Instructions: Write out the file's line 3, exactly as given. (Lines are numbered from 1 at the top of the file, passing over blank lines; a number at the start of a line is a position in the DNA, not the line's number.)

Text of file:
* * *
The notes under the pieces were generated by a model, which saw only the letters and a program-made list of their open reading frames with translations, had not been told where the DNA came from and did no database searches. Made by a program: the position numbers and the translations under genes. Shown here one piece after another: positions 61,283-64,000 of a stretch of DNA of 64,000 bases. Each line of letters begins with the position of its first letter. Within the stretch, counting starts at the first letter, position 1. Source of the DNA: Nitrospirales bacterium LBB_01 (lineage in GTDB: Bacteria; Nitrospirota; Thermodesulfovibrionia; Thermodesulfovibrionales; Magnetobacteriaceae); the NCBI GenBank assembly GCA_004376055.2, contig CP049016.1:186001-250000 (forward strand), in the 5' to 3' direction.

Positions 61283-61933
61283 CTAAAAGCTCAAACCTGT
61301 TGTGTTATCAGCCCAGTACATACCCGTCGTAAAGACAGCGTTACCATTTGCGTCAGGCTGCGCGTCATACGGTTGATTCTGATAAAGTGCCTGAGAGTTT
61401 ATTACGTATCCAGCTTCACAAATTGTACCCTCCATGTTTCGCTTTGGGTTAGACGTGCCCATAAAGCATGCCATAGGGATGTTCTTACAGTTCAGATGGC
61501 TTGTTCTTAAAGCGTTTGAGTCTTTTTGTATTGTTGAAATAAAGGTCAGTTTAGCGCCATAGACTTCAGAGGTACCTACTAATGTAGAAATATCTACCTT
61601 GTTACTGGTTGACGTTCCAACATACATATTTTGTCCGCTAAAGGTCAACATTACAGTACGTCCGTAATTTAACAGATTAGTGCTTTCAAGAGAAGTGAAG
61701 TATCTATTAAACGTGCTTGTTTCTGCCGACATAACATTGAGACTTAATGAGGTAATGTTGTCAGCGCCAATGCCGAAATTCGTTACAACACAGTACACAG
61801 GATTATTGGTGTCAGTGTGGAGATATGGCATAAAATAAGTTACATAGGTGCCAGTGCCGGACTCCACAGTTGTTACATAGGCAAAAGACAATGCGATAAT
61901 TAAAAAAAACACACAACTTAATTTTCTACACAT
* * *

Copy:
61283 CTAAAAGCTCAAACCTGT